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Am J Occup Ther. 2015 Jan-Feb;69(1):6901290020p1-10. doi: 10.5014/ajot.2015.012021.

Lifestyle changes and pressure ulcer prevention in adults with spinal cord injury in the pressure ulcer prevention study lifestyle intervention.

Author information

  • 1Samruddhi Ghaisas, OTD, OTR/L, is Director of Rehabilitation, Alhambra Healthcare and Wellness Center, Alhambra, CA. When this article was written, she was Occupational Therapy Doctorate Resident, Mrs. T. H. Chan Division of Occupational Science and Occupational Therapy, University of Southern California, Los Angeles.
  • 2Elizabeth A. Pyatak, PhD, OTR/L, is Assistant Professor, Mrs. T. H. Chan Division of Occupational Science and Occupational Therapy, University of Southern California, Los Angeles.
  • 3Erna Blanche, PhD, OTR/L, FAOTA, is Associate Professor of Clinical Occupational Therapy, Mrs. T. H. Chan Division of Occupational Science and Occupational Therapy, University of Southern California, Los Angeles.
  • 4Jeanine Blanchard, PhD, OTR/L, is Project Coordinator, Mrs. T. H. Chan Division of Occupational Science and Occupational Therapy, University of Southern California, Los Angeles; jeanine@chan.usc.edu.
  • 5Florence Clark, PhD, OTR/L, FAOTA, is Professor and Associate Dean and Chair, Mrs. T. H. Chan Division of Occupational Science and Occupational Therapy, University of Southern California, Los Angeles.

Abstract

Pressure ulcers (PrUs) are a major burden to patients with spinal cord injury (SCI), affecting their psychological, physical, and social well-being. Lifestyle choices are thought to contribute to the risk of developing PrUs. This article focuses on the interaction between lifestyle choices and the development of PrUs in community settings among participants in the University of Southern California-Rancho Los Amigos National Rehabilitation Center Pressure Ulcer Prevention Study (PUPS II), a randomized controlled trial of a lifestyle intervention for adults with SCI. We conducted a secondary cross-case analysis of treatment notes of 47 PUPS II participants and identified four patterns relating PrU development to lifestyle changes: positive PrU changes (e.g., healing PrUs) with positive lifestyle changes, negative or no PrU changes with positive lifestyle changes, positive PrU changes with minor lifestyle changes, and negative or no PrU changes with no lifestyle changes. We present case studies exemplifying each pattern.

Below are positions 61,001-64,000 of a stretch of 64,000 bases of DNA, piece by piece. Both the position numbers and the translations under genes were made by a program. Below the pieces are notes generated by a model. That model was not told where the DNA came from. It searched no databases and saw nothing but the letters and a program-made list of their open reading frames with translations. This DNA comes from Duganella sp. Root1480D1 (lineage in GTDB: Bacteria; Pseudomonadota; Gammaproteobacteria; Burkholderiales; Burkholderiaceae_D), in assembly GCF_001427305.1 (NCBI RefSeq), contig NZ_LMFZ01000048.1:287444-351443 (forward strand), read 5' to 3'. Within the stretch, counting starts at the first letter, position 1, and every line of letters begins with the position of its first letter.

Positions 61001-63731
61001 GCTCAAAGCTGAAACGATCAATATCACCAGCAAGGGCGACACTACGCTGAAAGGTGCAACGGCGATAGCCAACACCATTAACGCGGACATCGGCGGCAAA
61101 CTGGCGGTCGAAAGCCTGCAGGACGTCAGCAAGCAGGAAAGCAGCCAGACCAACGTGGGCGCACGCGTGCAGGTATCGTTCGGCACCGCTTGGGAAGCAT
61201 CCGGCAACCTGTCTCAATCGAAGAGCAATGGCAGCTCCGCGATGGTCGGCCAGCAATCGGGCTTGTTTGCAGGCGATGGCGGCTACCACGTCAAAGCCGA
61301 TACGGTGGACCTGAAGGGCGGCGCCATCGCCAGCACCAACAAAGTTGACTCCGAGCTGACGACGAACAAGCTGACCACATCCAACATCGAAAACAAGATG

PMID:
25553751
PMCID:
PMC4281707
DOI:
10.5014/ajot.2015.012021
[PubMed - indexed for MEDLINE]
Free PMC Article
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